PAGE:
A new study from the researchers leading the highly successful Keystone initiative in Michigan to prevent catheter-associated UTI’s (CAUTI’s) has identified barriers to implementation of best practices to prevent CAUTI’s (Krein 2013). They used survey data and structured interviews in a sampling of participating hospitals to assess barriers encountered. Some of the barriers are well-known and anticipated but others are more surprising.
The least surprising, but most significant, barrier is lack of buy-in from physicians and nurses. Many physicians and nurses simply did not appreciate the invasive nature and potential seriousness of CAUTI’s. Convenience for nurses was also mentioned frequently. Some noted conflicting patient safety goals, often speculating that an indwelling catheter would keep patients from going to the bathroom, during which they might encounter a fall (ironically, falls might actually be more common in patients with indwelling catheters). Potential strategies to deal with these barriers include having a nurse “champion” and doing hourly rounds where attention to toileting activities is included. Hospitals have struggled with identifying physician “champions”, which can really help, but all noted that at least having some support from the medical staff was important.
A second barrier relates to ER insertion of urinary catheters. Many hospitals have had reasonable success at reducing urinary catheter insertion on their med-surg units and ICU’s. However, urinary catheters often get inserted in the OR or in the ER. The Krein paper notes many of the reasons that catheters get inserted in the ER, some not surprising but others somewhat unexpected. Those reasons not surprising were catheter insertion to get urine specimens and insertions for conveniences since bathroom facilities are often not readily accessible in ER’s. The busy nature of an ER is also a factor. But a somewhat surprising reason was the pereception that they were doing the nursing staff on the hospital floors a favor by inserting the catheters. The primary strategy here was working with the ER leadership to educate all staff on the importance of avoiding catheters that are not medically necessary. One factor they did not mention but that we see frequently is the lack of IT interoperability between the ER and the rest of the hospital. While some of our interventions have required a physician to order the catheter in CPOE and include an indication, those capabilities are often not present in the ER. A low-tech intervention might be simply having the physician specify the indication on paper before the catheter is removed from its packaging.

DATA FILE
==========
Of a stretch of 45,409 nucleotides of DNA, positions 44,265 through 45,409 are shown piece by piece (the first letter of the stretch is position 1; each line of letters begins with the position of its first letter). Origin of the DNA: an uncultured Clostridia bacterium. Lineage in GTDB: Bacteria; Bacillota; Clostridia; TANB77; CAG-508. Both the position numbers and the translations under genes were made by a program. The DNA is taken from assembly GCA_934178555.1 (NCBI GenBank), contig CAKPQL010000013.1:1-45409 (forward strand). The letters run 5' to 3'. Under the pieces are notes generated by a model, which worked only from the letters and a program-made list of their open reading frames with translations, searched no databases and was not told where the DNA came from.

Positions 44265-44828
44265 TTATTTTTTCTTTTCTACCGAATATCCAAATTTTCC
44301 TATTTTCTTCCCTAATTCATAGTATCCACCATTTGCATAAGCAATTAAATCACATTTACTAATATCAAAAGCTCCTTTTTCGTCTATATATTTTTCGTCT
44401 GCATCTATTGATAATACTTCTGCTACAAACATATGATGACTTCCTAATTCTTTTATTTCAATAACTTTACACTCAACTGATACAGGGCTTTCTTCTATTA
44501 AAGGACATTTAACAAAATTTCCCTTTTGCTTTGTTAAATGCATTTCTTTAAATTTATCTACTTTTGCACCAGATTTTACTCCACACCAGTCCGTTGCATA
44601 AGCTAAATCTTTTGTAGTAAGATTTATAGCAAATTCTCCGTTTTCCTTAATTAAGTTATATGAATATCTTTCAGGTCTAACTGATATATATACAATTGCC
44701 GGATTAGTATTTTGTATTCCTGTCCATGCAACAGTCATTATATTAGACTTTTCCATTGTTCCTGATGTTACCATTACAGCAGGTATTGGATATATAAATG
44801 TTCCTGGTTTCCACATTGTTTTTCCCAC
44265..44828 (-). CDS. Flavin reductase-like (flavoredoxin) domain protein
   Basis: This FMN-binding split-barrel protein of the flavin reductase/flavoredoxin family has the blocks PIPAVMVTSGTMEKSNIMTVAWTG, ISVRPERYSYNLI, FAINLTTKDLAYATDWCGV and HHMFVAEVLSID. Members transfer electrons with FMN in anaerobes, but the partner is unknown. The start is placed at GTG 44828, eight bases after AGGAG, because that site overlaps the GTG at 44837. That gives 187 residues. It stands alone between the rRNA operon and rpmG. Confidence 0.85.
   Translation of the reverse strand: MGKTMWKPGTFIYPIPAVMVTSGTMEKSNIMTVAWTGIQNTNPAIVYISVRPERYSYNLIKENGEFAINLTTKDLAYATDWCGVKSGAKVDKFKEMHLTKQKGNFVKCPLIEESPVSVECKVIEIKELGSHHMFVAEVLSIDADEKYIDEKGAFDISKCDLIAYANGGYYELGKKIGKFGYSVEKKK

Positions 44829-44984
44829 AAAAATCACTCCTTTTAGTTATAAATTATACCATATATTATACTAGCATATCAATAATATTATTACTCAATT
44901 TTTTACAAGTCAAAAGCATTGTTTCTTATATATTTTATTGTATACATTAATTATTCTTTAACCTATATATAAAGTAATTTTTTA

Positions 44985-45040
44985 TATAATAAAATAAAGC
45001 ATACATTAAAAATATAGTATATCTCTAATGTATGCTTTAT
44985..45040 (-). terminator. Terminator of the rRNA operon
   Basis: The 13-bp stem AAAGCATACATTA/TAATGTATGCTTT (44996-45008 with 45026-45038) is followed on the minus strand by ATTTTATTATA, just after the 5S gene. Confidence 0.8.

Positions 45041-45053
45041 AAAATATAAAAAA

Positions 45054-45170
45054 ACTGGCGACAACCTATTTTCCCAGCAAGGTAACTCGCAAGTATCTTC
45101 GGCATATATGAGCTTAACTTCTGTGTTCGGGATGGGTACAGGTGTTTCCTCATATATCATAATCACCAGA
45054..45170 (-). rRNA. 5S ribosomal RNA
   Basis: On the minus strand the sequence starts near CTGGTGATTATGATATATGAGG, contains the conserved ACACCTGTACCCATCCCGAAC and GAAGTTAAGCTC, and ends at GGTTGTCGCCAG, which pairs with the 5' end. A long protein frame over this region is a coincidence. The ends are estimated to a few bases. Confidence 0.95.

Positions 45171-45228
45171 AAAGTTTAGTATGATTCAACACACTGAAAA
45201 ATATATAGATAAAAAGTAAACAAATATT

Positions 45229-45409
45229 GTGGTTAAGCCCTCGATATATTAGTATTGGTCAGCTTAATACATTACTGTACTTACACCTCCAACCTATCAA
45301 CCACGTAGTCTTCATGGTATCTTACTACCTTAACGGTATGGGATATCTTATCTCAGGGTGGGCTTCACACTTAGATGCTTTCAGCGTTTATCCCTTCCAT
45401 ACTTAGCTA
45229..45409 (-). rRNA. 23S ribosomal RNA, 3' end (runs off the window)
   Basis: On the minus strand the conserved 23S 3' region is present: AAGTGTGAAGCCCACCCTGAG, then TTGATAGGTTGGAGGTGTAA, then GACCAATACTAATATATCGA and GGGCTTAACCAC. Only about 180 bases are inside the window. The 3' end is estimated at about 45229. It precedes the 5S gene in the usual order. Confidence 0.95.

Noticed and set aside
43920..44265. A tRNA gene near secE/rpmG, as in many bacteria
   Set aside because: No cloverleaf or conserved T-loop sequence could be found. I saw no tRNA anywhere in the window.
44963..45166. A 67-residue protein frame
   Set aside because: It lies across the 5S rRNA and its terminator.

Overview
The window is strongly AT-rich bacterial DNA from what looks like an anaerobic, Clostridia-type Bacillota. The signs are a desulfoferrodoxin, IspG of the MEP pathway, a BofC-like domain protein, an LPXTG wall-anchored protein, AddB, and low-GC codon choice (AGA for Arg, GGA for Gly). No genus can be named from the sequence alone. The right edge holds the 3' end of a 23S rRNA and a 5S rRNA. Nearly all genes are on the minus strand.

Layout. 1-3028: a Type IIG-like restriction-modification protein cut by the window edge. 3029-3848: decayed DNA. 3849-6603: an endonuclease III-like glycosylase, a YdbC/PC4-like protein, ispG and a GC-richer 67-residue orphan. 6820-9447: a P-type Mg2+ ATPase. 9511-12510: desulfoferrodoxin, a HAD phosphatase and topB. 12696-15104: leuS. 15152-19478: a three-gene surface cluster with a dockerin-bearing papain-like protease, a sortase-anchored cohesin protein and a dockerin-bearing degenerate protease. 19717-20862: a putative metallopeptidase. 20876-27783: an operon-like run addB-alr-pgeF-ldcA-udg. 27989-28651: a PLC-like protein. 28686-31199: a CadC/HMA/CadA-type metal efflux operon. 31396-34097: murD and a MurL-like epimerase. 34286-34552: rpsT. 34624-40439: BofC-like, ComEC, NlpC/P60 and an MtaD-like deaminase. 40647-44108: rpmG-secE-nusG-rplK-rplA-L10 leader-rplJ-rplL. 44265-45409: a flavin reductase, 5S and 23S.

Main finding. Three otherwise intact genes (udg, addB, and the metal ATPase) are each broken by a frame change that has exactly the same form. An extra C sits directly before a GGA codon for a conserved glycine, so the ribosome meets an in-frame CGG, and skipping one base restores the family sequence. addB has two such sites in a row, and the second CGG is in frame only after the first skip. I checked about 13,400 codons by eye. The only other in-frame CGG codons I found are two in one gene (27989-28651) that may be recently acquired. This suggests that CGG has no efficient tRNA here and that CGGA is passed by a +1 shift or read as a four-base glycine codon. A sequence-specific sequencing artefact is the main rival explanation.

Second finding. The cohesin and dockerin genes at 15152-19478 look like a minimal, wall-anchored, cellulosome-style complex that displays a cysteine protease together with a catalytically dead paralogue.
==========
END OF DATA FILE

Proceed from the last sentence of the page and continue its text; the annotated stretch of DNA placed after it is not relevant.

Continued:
The surprising barrier was patient and family requests for urinary catheters. We would not have anticipated this and neither did the researchers. Educating the patient and family about all the adverse effects of catheters (see our May 2012 What’s New in the Patient Safety World column “Foley Catheter Hazards”), not just CAUTI’s, is the suggested intervention. It’s important for the physicians to understand these as well since many of the requests from patients and families to keep indwelling catheters go through the physician.
A companion study by the Michigan group (Saint 2013) looked at CAUTI rates in those hospitals participating in the Michigan Keystone Bladder Bundel Initiative compared to the rest of US hospitals. The Michigan hospitals were more likely to participate in collaboratives, more likely to use ultrasound bladder scanners, and more likely to use stop orders or nurse-initiated discontinuation. More frequent use of the preventive practices in Michigan hospitals led to a 25% reduction in CAUTI’s compared to only a 6% reduction over the same timeframe in the rest of the US.
And yet another recent study, presented as an abstract, showed that hospitalizations due to urinary catheters have been increasing over the past decade (Colli 2013). Analyzing national HCUP data, they found that hospitalizations due to indwelling urinary catheters increased from 11,742 in 2001 to 40,429 in 2010 and the corresponding national bill increased from $175 million to $1.3 billion for these. The majority of these patients had UTI’s but septicemia rates almost doubled.
Some of the same issues identified in acute hospitals by Krein et al. probably are also factors in continuation of catheter use after discharge, whether that discharge is to a nursing home or rehab facility or the patient’s home. Continuously asking whether the catheter is still necessary should be a regular part of the patient’s care. For example, some stroke patients may develop urinary retention acutely but in the majority that changes over time. It may be replaced by urinary incontinence as an uninhibited neurogenic bladder or reflex neurogenic bladder evolves but that incontinence is better managed by other methods (eg. condom catheters in males, pads in females, etc.). Even those who continue with urinary retention or develop detrusor-sphincter dyssynergia might be managed by alternative means (eg. intermittent catheterization). Clearly, individualization of management is needed but if you don’t ask whether the catheter is still needed no one will discontinue it.
Our other columns on urinary catheter-associated UTI’s:
Krein SL, Kowalski CP, Harrod M, Forman J, Saint S. Barriers to Reducing Urinary Catheter Use: A Qualitative Assessment of a Statewide Initiative. JAMA Intern Med 2013; 173(10): 881-886
Saint S, Greene MT, Kowalski CP, et al. Preventing Catheter-Associated Urinary Tract Infection in the United States. A National Comparative Study. JAMA Intern Med 2013; 173(10): 874-879
Colli J, Walls K, Dunn E, et al. Abstract 138: Hospitalizations due to indwelling urinary catheters, 2001-2010. American Urological Association (AUA) 2013 Annual Scientific Meeting. Abstract 138. Presented May 5, 2013
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